Tue Mar 8, 2005 12:20 PM GMT
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By Amena Bakr
CAIRO (Reuters) - A three-dimensional X-ray scan of Tutankhamun's mummy found no evidence to support theories he was murdered but failed to solve the 3,000-year-old mystery of how the young Egyptian pharaoh died.
Some members of the investigative team say he may have died from an infected thigh wound, but others doubt this, saying that injury may have been inflicted later by archaeologists, according to the team's five-page report released on Tuesday.
Either way, the team's chairman says the case should now be closed and the tomb of the king who died in 1352 BC, aged about 19, should not be disturbed again.
Some historians have speculated the ruler was murdered, based on his young age and the turbulent political and religious circumstances during that period of Egyptian history.
"We don't know how the king died, but we are now sure that it was not murder. Maybe he died on his own," said Zahi Hawas, chairman of Egypt's Supreme Council of Antiquities.
"The case is closed. We should not disturb the king any more," he told Reuters after the report came out.
"There is no evidence that the young king was murdered," said a press release attached to the report.
The report said some but not all of the eight team members suggested he may have died after a serious accident in which he broke his thigh, leaving an open wound which became infected.
"Although the break itself would not have been life-threatening, infection might have set in," the report said, citing those members of the team. The others disagreed.
Tutankhamun came to the throne shortly after the death of Akhenaten, the maverick pharaoh who abandoned most of Egypt's old gods and tried to imposed a monotheistic religion based on worship of the Aten, the disc of the sun.
During Tutankhamun's reign, which lasted about 10 years, advocates of the old religion were regaining control of the country, turning their back on Akhenaten's innovations.
The report said the CT scan performed in January found no evidence of a blow to the back of Tutankhamun's head and no other evidence of foul play.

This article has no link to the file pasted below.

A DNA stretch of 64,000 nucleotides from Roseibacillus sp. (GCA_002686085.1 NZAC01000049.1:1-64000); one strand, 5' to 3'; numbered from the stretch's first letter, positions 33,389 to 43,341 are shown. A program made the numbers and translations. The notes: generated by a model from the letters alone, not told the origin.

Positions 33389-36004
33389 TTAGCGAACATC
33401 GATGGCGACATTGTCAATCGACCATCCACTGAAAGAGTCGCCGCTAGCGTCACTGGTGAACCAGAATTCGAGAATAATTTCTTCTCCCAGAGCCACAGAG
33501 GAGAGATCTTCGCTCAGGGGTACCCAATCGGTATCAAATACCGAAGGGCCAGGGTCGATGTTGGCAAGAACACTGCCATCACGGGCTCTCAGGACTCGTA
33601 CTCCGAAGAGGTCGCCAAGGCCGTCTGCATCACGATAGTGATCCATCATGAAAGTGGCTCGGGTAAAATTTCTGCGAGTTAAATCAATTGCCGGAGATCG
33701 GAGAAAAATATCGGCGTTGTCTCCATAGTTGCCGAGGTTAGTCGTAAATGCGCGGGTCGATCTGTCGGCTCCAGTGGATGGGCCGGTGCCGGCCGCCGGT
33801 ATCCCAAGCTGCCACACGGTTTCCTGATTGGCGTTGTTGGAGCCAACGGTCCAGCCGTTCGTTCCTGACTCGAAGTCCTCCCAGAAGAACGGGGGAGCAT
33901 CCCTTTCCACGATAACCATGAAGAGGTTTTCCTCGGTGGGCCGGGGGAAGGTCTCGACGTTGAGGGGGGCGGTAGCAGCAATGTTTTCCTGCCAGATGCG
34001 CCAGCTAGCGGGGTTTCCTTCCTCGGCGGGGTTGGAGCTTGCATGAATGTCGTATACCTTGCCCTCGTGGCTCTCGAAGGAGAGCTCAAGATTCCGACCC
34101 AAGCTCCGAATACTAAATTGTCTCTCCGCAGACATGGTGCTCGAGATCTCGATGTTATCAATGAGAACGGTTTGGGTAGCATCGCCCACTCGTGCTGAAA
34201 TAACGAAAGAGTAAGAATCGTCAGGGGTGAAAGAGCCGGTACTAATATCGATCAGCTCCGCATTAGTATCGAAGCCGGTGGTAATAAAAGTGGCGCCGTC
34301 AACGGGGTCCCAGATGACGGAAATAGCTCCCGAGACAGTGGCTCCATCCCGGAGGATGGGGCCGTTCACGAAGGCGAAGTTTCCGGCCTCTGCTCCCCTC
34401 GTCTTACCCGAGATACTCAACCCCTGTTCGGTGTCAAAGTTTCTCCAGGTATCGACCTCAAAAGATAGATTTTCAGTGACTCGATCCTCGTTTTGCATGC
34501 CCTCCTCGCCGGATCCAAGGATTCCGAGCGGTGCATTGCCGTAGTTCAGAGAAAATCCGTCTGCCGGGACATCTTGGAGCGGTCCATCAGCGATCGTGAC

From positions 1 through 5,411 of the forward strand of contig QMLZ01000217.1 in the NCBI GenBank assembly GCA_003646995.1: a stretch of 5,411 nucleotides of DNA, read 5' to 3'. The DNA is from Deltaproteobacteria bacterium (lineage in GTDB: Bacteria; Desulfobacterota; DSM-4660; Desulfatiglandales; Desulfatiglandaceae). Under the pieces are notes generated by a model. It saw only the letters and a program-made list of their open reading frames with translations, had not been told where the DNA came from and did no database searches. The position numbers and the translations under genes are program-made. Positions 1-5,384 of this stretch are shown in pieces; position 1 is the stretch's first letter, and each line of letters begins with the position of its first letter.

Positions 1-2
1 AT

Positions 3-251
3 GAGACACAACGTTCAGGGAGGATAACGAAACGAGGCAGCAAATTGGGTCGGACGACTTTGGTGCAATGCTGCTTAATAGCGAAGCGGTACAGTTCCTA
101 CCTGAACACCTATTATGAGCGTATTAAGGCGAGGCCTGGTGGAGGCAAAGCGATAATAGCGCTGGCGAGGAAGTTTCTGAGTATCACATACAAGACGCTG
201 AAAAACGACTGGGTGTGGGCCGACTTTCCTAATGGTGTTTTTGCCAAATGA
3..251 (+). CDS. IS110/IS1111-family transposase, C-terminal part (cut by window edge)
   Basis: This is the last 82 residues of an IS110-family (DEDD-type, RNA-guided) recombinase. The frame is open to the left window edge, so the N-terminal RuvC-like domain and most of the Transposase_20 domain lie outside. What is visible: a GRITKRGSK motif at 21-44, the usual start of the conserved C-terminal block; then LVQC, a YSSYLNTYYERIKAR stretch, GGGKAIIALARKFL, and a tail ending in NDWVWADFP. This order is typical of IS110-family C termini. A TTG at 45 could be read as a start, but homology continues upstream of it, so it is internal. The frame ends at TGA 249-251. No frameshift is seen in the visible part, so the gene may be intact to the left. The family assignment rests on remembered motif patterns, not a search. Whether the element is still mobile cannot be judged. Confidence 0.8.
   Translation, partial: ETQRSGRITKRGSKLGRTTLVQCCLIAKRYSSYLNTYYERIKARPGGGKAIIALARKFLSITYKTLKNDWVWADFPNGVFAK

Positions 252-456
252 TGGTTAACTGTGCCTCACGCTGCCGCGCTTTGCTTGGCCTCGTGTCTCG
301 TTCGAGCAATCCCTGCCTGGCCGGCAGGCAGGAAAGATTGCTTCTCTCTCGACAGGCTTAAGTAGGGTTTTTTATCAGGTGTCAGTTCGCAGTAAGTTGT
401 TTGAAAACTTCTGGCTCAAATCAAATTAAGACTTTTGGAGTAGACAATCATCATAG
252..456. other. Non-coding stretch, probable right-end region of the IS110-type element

IN GOOD HEALTH
They found that Tutankhamun had a bent spine and an elongated skull but they ruled out pathological causes. They believe the shape of the skull to be a normal variation and the spine resulted from the way the embalmers positioned the body.
"Judging from his bones, the king was generally in good health ... There are no signs of malnutrition or infectious disease during childhood," the report added.
Addressing the murder theory, the report noted that the king had two bone fragments loose in his skull. But it adds: "These cannot possibly have come from an injury from before death, as they would have become stuck in the embalming material."
The team believes the fragments were broken during the embalming process or by the team led by British archaeologist Howard Carter, who discovered Tutankhamun's intact tomb in the Valley of the Kings in southern Egypt in 1922.
Advocates of the broken thigh theory noted that there was embalming material inside the thigh wound and no obvious evidence that the wound healed, suggesting the fracture took place only days before death.
But other members of the team said the fracture was the work of Carter's team when they removed the mummy from the coffin. "They argue that if such a fracture had been suffered in life, there would have been evidence for hemorrhage or hematoma present in the CT scan. They believe the embalming liquid was pushed into the fracture by Carter's team," the report said.
The team thinks it has found Tutankhamun's penis, which was present in the 1920s but had gone missing by the time of an examination in 1968. "Although they cannot be certain, the team believes that they have located (it) ... loose in the sand around the king's body," the report said.